Trump’s recent criticisms showcase vices of his own

It is in no way reaching to call the 2016 United States presidential election a joke, a media frenzy desperately clinging to the latest asinine comment made by Republican candidate Donald Trump.

His most recent display of unbridled nonsense is the wild accusation that Democratic presidential Nominee Hillary Clinton is somehow a bigot. The BBC reported last Thursday that during a Mississippi rally, Trump claimed Clinton “sees people of color only as votes — not as human beings worthy of a better future.” He expressed similar statements in a Dimondale, Michigan, speech the week prior.

If ever there was a situation of the pot calling the kettle black, this would be it.

Trump is a showman, evident by his fairly impressive IMDB page and multiple media appearances prior to his bid for the White House. His past financial support of Clinton and slew of comically outrageous remarks raise the nagging question of whether Trump actually believes anything he says about race, religion or immigration. First and foremost a businessman, Trump is shrewd and calculating, feeding off  increasing fear to make his bid seem like the answer to the prayers of his xenophobic base.

According to a December 2015 Washington Post analysis, a large chunk of Trump’s supporters are poor, uneducated conservative white males. By counteracting an ever-growing liberal mainstream and voicing what his supporters are thinking, Trump has painted a false image of himself as a blunt, honest anti-establishment candidate who only speaks his mind without worrying about political correctness. It is disheartening to imagine he was serious when he said that he would consider having Muslims register in a government database and carry around special identification, reminiscent of laws requiring Jews to do the same in Nazi Germany

If this is, indeed, Trump’s plan, then he is a Machiavellian, evil genius. If this is not his true motive, however, then perhaps we face the even more devastating reality that Americans allowed a bigoted racist to get within inches of the White House.

In either case, calling Clinton a bigot is both hypocritical and unfair, particularly since it seems Trump’s entire campaign runs on dogmatism and intolerance. Like the ringleader of a mob riot, the “Make America Great Again” candidate fuels the dangerous animosity and jaundiced attitude many of his supporters have toward people who do not fit the “White America” mold.

In a  Salon piece entitled “Anatomy of a Trump Voter: How Racism Propelled Trump to the Republican Nomination,” writer Sean McElwee points out that Trump’s supporters “buy into the politics of resentment” and “endorse racial resentment and stereotypes.” McElwee found that the probability of Trump support reached a staggering 80 percent at the highest level of anti-black stereotyping. For Muslims and Hispanics, the probability of support rose “more than 70 percent.” Essentially, the more prejudice a voter is, the more likely they are to put in their ballots for Trump.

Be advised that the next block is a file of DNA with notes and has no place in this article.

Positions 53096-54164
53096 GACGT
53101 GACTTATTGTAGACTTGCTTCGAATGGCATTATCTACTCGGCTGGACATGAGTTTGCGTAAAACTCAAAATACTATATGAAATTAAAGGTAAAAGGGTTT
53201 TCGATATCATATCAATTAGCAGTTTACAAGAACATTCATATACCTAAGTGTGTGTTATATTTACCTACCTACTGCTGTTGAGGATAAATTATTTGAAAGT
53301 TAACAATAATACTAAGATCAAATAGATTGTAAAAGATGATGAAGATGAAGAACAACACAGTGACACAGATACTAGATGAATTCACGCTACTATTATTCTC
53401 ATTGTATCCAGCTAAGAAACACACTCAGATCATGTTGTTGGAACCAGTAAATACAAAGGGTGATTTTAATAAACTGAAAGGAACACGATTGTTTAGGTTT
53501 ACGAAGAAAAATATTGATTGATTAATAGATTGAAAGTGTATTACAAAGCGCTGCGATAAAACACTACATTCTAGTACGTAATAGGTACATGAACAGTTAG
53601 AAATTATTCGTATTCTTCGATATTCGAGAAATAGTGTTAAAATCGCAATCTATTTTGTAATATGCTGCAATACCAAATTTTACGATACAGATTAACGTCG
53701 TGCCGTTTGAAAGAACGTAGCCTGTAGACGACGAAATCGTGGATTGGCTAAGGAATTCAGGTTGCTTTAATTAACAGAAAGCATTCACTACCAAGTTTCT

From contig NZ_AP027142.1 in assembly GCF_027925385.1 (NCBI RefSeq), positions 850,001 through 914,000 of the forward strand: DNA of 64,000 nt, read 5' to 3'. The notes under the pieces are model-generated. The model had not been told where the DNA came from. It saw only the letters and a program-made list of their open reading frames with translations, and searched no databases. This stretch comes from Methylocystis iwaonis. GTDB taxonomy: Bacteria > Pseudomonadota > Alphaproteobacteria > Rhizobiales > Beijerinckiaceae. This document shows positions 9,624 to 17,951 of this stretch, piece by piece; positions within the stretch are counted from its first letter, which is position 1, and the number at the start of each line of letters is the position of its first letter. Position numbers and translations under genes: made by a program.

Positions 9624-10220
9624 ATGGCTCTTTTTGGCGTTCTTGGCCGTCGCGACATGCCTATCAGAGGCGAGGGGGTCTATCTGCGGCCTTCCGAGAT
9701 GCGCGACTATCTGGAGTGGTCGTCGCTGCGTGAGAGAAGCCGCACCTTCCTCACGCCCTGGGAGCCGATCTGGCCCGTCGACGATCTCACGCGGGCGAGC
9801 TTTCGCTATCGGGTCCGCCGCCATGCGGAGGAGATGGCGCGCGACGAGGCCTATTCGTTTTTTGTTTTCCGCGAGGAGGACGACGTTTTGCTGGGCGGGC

If the Republican nominee is going to call Clinton a bigot, he should first ask himself why so many of his supporters harbor such racial resentment. Perhaps because they see themselves in him.

There is no denying that Clinton is trying to acquire support from black voters, but she does not fuel racist sentiment to do so. According to a February NPR piece, Clinton won the South Carolina primary with support from 80 percent of black voters.

Clinton organized a strike after Martin Luther King Jr.’s assassination and led efforts to recruit more black students, according to a 2007 New York Times piece by Mark Leibovich. Meanwhile, within the same decade, Trump was sued by the Justice Department in a 1973 civil rights case for violating the Fair Housing Act and discriminating against potential black tenants.

It is hard to imagine anybody taking anything Trump says seriously, yet the unfortunate and very serious reality remains that a great deal of his supporters hang onto his every word, while non-white populations are left feeling attacked and more marginalized than ever in a country in which they are supposed to feel safe.

His Mississippi and Michigan speeches are guilty of the exact same charge he has hurled toward Clinton: trying to acquire black votes without really caring about the issues that matter to them. He dares to ask black voters: “What do you have to lose by trying something new?” Clinton is not the perfect candidate either, but at least she is not “taking a hate movement mainstream,” as the Democratic nominee herself rebuked.

It is sad that, in the year 2016, this type of candidate has managed to gain ground in a United States presidential race and become the Republican nominee. Even so, many Republicans themselves cannot stand behind him, feeling he is an inaccurate representation of their ideals.

If Mr. Trump is so keen on walls, then perhaps he should work on tearing them down — not adding to the existing ones we already have.